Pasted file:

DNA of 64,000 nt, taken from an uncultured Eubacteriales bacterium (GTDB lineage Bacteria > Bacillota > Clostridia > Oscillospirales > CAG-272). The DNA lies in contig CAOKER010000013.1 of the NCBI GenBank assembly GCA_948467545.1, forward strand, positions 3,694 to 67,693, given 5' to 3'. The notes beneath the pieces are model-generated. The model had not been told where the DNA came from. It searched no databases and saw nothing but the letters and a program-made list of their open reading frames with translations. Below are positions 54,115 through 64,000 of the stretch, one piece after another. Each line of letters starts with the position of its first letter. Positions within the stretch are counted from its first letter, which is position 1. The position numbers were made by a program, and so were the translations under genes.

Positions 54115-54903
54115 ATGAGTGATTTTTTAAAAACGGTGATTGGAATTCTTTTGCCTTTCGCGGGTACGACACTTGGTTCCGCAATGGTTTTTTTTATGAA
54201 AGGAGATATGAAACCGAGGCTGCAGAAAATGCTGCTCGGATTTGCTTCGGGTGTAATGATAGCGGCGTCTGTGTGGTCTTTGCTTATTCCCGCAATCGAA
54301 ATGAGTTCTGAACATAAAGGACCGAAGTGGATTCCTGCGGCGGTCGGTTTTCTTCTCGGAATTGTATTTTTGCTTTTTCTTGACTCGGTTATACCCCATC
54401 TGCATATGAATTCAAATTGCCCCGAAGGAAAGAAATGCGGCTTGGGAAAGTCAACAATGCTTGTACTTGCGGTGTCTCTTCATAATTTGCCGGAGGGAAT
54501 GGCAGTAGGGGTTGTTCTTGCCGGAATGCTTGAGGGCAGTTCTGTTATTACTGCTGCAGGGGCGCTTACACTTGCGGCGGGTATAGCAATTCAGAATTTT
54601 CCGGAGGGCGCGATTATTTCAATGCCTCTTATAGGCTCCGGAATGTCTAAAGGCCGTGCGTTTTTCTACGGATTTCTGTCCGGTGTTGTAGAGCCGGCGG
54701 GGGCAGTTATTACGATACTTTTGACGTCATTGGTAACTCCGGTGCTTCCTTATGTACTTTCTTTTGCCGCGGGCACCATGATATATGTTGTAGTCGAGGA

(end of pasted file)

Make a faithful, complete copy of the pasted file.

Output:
DNA of 64,000 nt, taken from an uncultured Eubacteriales bacterium (GTDB lineage Bacteria > Bacillota > Clostridia > Oscillospirales > CAG-272). The DNA lies in contig CAOKER010000013.1 of the NCBI GenBank assembly GCA_948467545.1, forward strand, positions 3,694 to 67,693, given 5' to 3'. The notes beneath the pieces are model-generated. The model had not been told where the DNA came from. It searched no databases and saw nothing but the letters and a program-made list of their open reading frames with translations. Below are positions 54,115 through 64,000 of the stretch, one piece after another. Each line of letters starts with the position of its first letter. Positions within the stretch are counted from its first letter, which is position 1. The position numbers were made by a program, and so were the translations under genes.

Positions 54115-54903
54115 ATGAGTGATTTTTTAAAAACGGTGATTGGAATTCTTTTGCCTTTCGCGGGTACGACACTTGGTTCCGCAATGGTTTTTTTTATGAA
54201 AGGAGATATGAAACCGAGGCTGCAGAAAATGCTGCTCGGATTTGCTTCGGGTGTAATGATAGCGGCGTCTGTGTGGTCTTTGCTTATTCCCGCAATCGAA
54301 ATGAGTTCTGAACATAAAGGACCGAAGTGGATTCCTGCGGCGGTCGGTTTTCTTCTCGGAATTGTATTTTTGCTTTTTCTTGACTCGGTTATACCCCATC
54401 TGCATATGAATTCAAATTGCCCCGAAGGAAAGAAATGCGGCTTGGGAAAGTCAACAATGCTTGTACTTGCGGTGTCTCTTCATAATTTGCCGGAGGGAAT
54501 GGCAGTAGGGGTTGTTCTTGCCGGAATGCTTGAGGGCAGTTCTGTTATTACTGCTGCAGGGGCGCTTACACTTGCGGCGGGTATAGCAATTCAGAATTTT
54601 CCGGAGGGCGCGATTATTTCAATGCCTCTTATAGGCTCCGGAATGTCTAAAGGCCGTGCGTTTTTCTACGGATTTCTGTCCGGTGTTGTAGAGCCGGCGG
54701 GGGCAGTTATTACGATACTTTTGACGTCATTGGTAACTCCGGTGCTTCCTTATGTACTTTCTTTTGCCGCGGGCACCATGATATATGTTGTAGTCGAGGA